My annual trip to London is coming up. It’ll be my twentieth journey to the U.K. Recent trips have given me time to explore areas of the capital off the beaten path. East London, Whitechapel, Brick Lane, Shoreditch, Islington and Hackney are particularly interesting and lively. The Underground aka “the Tube”, London buses and commuter trains make getting around town easy.

Mass transit in the United Kingdom is not cheap. A nine-minute Tube ride from central London to Stratford, site of the 2012 Olympics, can cost as much four pounds eighty ($7.50) for a single ticket, peak adult fare. London buses are cheaper. I use an Oyster Card (prepaid transit pass) and travel off peak periods to reduce travel expense in London.

With public transportation being so convenient, private cars are a liability. Fuel (petrol) is twice as expensive as it is here. Overnight hotel parking can easily run thirty pounds ($45) even at tourist-class hotels. Street parking is by permit and there’s a congestion fee collected on personal vehicle trips in central London.

Other benefits make mass transit preferable to private cars. Tube trains run every two or three minutes on key lines. I’ve never had to wait more than five minutes for a bus in London. Facilities are clean and safe. Connectivity between lines and transportation modes make the entire “Transport for London” system convenient and desirable.

Here, transportation planners and engineers purposely remove traffic lanes and jam traffic in a misguided effort to force us out of our personal vehicles and walk, bicycle or ride the bus, instead. It’s all stick and no carrot. In most world class cities transportation agencies offer subsidized pricing, clean and safe facilities, sensible connectivity and most importantly, reliable and frequent on-time service on exclusive, dedicated elevated or subterranean alignments to attract riders and get them out of their personal vehicles.

If you that think Santa Monica’s method of encouraging alternate transit use is on track, look at the Big Blue Bus stops. If City Hall can’t get them right, what makes you think they could develop rider-enticing transportation alternatives? Example: Big Blue just announced a cutback in #2 line (Wilshire Boulevard) service from Westwood Village. Last bus will be at 9:20 p.m. instead of 10:20 p.m.

Buses on key lines such as 3M (Montana Avenue/UCLA) run every 25 to 30 minutes, even at peak travel times. At a buck a fare, it’s a lot cheaper than London, but half-hour buses? Please. And, that’s assuming your bus is on schedule or won’t stop because it’s fully loaded. It’s obvious that policy makers don’t know what customer service is.

Another great thing about London is the food. Inexpensive, take-away, meals from temporary sidewalk stalls are commonplace. Except for the toniest shopping areas or “High Streets,” a wide variety of tasty, two or three course, hot meals are quickly and inexpensively served up at pop-up food courts in neighborhoods from Soho to Spitalfields.

I’ve sampled Chinese, Thai, Mexican, traditional British, Jamaican, Italian, Indian, Argentinian, Ethiopian and Middle Eastern cuisines all over London. Most meals cost five to seven quid (about $10) plus a pound ($1.50) for a beverage. It’s a bargain. The self-contained stalls are operated by a family or person, others by large catering or food vending services which explains why the “Build your own burrito” stalls in different neighborhoods are alike down to signage, layout and ingredients. They’re all regulated and pay rent and operating fees.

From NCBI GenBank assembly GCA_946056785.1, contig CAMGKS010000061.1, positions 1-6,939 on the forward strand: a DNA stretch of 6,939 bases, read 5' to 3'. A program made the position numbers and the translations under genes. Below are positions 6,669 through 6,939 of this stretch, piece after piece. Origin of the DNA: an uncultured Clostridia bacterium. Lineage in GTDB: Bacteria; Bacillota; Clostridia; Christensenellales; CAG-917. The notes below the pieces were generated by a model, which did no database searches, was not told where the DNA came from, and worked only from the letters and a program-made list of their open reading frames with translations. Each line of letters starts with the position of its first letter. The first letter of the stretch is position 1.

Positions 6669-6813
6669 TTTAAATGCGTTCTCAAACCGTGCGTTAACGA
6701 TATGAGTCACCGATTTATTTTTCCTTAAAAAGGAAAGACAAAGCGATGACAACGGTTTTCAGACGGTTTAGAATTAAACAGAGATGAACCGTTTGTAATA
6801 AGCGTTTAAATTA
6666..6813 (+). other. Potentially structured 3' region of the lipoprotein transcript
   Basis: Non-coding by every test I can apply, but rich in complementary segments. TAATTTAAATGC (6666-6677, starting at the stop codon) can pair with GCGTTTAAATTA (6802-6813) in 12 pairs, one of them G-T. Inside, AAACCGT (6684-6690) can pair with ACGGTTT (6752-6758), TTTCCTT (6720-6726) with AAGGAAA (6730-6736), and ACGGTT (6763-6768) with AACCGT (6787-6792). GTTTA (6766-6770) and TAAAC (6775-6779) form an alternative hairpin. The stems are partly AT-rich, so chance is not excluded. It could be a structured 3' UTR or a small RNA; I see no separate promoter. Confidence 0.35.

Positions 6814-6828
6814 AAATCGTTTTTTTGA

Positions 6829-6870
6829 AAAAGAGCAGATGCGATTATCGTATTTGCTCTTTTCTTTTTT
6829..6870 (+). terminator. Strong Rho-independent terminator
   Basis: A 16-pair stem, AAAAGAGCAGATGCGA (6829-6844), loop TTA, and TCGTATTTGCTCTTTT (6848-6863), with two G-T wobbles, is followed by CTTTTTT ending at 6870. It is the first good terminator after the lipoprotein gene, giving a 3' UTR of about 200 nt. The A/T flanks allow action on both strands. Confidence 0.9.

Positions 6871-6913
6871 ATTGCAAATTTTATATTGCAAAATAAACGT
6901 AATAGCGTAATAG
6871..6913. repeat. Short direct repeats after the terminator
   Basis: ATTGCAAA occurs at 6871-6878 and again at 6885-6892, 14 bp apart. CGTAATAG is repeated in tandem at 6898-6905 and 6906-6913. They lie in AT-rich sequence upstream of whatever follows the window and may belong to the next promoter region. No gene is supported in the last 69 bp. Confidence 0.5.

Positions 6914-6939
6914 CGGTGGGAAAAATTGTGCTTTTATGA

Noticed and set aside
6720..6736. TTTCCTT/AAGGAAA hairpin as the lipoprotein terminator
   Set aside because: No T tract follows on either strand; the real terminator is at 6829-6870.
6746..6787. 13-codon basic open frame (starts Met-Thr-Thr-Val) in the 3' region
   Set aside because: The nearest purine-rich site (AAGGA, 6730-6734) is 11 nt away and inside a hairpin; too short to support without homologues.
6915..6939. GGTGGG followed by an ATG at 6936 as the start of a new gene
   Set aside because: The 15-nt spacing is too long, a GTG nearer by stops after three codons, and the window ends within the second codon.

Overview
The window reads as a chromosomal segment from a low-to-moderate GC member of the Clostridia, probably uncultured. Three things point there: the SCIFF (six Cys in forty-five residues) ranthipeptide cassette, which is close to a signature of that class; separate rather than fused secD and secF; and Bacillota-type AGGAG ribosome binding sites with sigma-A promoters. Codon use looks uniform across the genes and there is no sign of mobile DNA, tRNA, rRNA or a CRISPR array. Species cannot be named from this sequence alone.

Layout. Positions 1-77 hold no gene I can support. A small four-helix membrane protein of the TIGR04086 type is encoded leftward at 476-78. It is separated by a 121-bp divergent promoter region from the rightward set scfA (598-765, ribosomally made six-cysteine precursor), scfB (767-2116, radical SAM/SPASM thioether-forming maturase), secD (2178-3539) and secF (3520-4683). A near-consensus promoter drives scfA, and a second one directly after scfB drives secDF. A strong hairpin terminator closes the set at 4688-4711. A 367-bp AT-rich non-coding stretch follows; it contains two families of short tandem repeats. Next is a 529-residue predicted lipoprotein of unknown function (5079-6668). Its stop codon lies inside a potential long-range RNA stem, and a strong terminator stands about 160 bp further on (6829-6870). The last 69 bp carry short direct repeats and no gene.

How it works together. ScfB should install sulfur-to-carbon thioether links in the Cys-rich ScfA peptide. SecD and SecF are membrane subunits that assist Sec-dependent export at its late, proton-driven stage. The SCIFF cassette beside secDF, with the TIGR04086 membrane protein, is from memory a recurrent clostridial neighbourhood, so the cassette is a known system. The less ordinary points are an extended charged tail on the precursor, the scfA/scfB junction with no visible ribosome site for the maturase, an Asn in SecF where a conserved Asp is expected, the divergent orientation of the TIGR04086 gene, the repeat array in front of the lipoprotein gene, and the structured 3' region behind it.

In 2012, a pop-up food truck court on a privately-owned used car lot at 14th Street and Santa Monica Boulevard drew large crowds on its opening day but met opposition from neighboring restaurant owners afraid that the trucks would draw away their customers. City Hall policymakers stepped in and the venue was immediately shut down pending establishment of regulations and fees for mobile food vendors.

Since then, the fate of food trucks has improved. Along the eastern end of Ocean Park Boulevard near the Santa Monica Business Park they provide lunchtime meals for office workers. Again, nearby indoor eatery operators worry that customers are being lured away by the tasty and inexpensive take-away lunches offered by the mobile food vendors.

At the old Truman Brewery on London’s Brick Lane, full-service cafes and restaurants are always packed because they offer much broader menus, are more comfortable and serve alcoholic beverages. The food trucks on our Main Street on Tuesday nights also provide a compliment to the leisurely and more expensive indoor eateries with full service, sit down dining. Our food trucks, like London’s take-away food stalls, are a quick, inexpensive alternative to indoor dining. And, a variety of food outlets contribute to an area’s exciting vibe.

The 1200 block of the 3rd Street Promenade would be a perfect location for a dozen or so pop-up, sidewalk food stalls and inject novelty and excitement onto what has become the “deadest block on the Promenade.” They would also provide the perfect weekend opportunity for Downtown eateries to set up stalls and enable the public to sample a limited selection of moderately priced comestibles.

Our Planning Department staff, Planning Commission members and City Council need to stop being so parochial. We all want a good experience. When it’s positive, everyone benefits as crowds and spending increase. When it’s negative, people go elsewhere.

A less punitive approach to getting around and a wider range of food opportunities from quick sidewalk/street take-away to full-service restaurants would breathe new life into the Santa Monica experience.

Bill can be reached at


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